The week of March 16th-24th 2013 was declared as the European Week Against Racism. ternYpe International Roma Youth Network points out that racism still leads to a daily infringement of the rights of Roma in terms of their structural discrimination, segregation and persecution. It therefore calls for a stronger individual and political support of anti-racist actions and movements within the European civil society. Members of the Roma community suffer from discrimination, stigmatization and exclusion all over Europe: they are regularly the target of racist hate speech and attacks, harassment from police forces and the denial of their fundamental citizens' rights. Discrimination against them is prevalent in all parts of life which is of great concern for Roma youth living in this reality.
TernYpe participate in the conference "The Genocide of the Roma and Sinti: New Teaching Materials" that took place in Eisenstadt, Austria from 8 to 10 November 2012. New teaching materials on the Genocide of Roma and Sinti were presented at this conference which brought together 140 people, including many teachers and NGO representatives. Two introductory panels examined similarities and differences concerning the genocides of the Roma and Sinti and the Jews. The Austrian Federal Ministry for Education, Arts and Culture, the Memorial de la Shoah (Paris) as well as the ITF have authorized an team of experts to create the teaching materials that were presented in workshops. An introduction to the persecution of the Burgenland Roma concluded with a visit to the memorial site of the former "gypsy camp" Lackenbach.
Although recognizing the efforts and the dedication in the development of the teaching materials, ternYpe remains highly critical about the current outcome and strongly believes that a conceptual revision and a further elaboration is necessary to make it a valuable, usable and adequate pedagogical tool.
Participants: ternYpe International Roma Youth Network, FERYP Forum of European Roma Young People, Pakiv European Network, ERGO Network, other Roma youth organizations (local-national) Stakeholders: OSI Open Society Institute, OSCE-ODIHR, ERIO, ERRC, REF Roma Education Fund, Advisory Council on Youth / Joint Council
Background of the Conference
ternYpe participated with 10 people, representing all member organizations, in the Roma Youth Conference, which was hosted between September 26-30th by the Council of Europe. The conference brought together 50 representatives and youth leaders of Roma youth organizations and young Roma between 18 and 30 years in order to discuss needs and challenges of Roma youth and youth organizations, to exchange experience in youth work and to develop guidelines for a Roma Youth Action Plan (RYAP) of the Council of Europe and beyond for 2012-2013.
Expectations of ternYpe:
ternYpe expressed during the preparatory process and at the beginning of the conference its expectations that we want to have enough space for the participants to discuss, to share and to learn, as well as to base the work on youth participation and transparency. This conference should make a change and have a great impact on the activism, mobilization and empowerment of Roma youth! ternYpe expected a concrete, realistic, but ambitious Roma Youth Action Plan based on the participation of youth and youth organizations and a better coordination between international stakeholders. Unfortunately, most of our expectations were not fulfilled, but we look forward to continue this process and to contribute with our experience and activism.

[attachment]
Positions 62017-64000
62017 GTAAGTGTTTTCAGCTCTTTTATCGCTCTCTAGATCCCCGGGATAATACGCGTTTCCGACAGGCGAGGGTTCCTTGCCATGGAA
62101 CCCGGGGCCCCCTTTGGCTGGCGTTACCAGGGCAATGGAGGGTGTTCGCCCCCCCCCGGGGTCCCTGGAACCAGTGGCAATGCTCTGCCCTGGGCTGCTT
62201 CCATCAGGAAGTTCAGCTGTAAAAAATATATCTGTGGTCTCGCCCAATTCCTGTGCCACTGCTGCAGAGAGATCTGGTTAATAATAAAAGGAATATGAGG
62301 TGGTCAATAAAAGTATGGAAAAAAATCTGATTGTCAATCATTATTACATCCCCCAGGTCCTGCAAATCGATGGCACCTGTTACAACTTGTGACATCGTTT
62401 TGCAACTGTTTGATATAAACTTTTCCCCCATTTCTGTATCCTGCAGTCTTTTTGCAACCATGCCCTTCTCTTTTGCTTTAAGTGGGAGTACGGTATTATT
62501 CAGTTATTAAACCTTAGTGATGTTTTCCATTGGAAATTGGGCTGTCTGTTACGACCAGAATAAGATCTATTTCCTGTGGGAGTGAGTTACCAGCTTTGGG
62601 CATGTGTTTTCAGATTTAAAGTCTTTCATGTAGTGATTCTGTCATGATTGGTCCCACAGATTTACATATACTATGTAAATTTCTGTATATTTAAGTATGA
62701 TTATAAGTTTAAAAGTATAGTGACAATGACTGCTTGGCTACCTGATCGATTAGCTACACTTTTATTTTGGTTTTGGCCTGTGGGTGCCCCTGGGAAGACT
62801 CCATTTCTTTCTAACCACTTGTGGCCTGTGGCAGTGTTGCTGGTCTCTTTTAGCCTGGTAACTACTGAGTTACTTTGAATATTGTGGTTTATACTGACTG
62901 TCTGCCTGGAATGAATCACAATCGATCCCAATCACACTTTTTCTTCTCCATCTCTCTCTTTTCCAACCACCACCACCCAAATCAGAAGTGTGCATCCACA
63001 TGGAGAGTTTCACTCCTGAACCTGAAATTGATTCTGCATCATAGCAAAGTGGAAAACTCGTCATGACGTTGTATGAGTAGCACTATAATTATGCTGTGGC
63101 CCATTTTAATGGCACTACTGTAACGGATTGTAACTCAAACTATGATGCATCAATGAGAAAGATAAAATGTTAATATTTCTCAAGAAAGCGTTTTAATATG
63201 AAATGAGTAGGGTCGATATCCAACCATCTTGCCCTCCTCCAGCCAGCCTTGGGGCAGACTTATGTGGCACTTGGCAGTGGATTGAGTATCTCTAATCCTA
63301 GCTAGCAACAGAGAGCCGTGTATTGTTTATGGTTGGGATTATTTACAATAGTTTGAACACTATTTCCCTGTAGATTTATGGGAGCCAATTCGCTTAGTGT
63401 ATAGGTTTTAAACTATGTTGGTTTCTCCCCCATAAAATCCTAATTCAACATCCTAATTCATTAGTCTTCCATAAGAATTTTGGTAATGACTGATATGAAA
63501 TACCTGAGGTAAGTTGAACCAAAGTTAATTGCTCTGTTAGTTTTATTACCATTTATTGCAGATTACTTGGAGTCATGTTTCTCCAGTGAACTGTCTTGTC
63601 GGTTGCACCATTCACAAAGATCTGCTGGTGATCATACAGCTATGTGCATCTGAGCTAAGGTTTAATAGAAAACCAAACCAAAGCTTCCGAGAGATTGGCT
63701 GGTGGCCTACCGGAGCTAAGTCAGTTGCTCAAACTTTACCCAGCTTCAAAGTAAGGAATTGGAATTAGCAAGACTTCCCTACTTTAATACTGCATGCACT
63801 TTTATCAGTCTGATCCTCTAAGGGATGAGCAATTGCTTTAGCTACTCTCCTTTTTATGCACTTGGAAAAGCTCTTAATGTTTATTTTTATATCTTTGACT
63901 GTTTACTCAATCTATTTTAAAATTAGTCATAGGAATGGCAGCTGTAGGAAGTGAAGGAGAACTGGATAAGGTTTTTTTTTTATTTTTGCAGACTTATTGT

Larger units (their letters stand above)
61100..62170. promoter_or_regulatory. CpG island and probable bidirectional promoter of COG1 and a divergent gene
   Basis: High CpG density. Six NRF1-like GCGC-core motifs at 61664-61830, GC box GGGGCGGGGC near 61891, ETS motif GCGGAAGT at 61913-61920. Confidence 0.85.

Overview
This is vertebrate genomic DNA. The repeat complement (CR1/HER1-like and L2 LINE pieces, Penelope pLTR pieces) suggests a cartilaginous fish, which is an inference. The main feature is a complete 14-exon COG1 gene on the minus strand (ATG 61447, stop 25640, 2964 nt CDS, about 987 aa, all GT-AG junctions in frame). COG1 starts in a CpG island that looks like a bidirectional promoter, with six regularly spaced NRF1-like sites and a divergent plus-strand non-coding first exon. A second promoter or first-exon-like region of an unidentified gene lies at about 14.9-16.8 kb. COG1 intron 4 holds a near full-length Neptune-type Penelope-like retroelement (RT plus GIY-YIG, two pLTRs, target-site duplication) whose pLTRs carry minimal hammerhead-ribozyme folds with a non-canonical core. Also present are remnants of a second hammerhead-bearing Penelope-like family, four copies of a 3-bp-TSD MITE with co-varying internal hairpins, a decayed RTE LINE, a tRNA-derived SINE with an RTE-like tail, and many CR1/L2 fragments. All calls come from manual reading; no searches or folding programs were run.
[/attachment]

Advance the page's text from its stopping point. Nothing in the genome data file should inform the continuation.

Roma Youth Conference “Voicing the aspirations and projects of Roma Youth in the Council of Europe”, Strasbourg, 26-30 September 2011
I am sad that I could not be with you in person during this conference – when you hear or read this message I will be on a visit to Slovakia, where the situation of the local Roma communities will be very much in focus.
The need to break the vicious circle of prejudice and marginalization of the Roma in Europe is of outmost urgency. You are all aware of this, and I am sure that the slow progress makes you as deeply impatient as I am.
Roma inclusion has been the subject of numerous national and international discussions with very little effect so far. However, there is one important result that I want to share with you today: Roma inclusion has never been higher on the European agenda. After two decades of efforts, the improvement of the situation of Roma has finally gone from the margins to the centre of European social policy.
He comes from Spain, but he has been to Poland last week and spends a lot of time traveling. Vicente Rodriguez Fernandez is a young professional who works in creative education – and a member of the Roma community in Spain. “It is a very dense community,” he says, “it takes time to gain their trust, but if you have their trust, you will have 100% of it.” Vicente Rodriguez Fernandez provides education material for Roma children in schools, but also the Spanish culture ministry and other institutions. “Education through art” is the idea that he pursues, and he is very successful in it.
Racism of many kinds, including anti-Semitism, is alive and well. However, in the U.K., you generally won't find official institutions, mainstream politicians, or newspapers openly espousing blatantly racist sentiments -- unless it's racism against Gypsies, Travellers and Roma people: this is still a socially acceptable form of racism. This site allows you to look at articles and website about Gypsies, Travellers and Roma people through the lens of anti-Semitism. Enter the url of any news article or website above, and the words Gypsy and Traveller will be substituted by the word Jew. We think you'll be shocked by the results. http://www.jewify.org/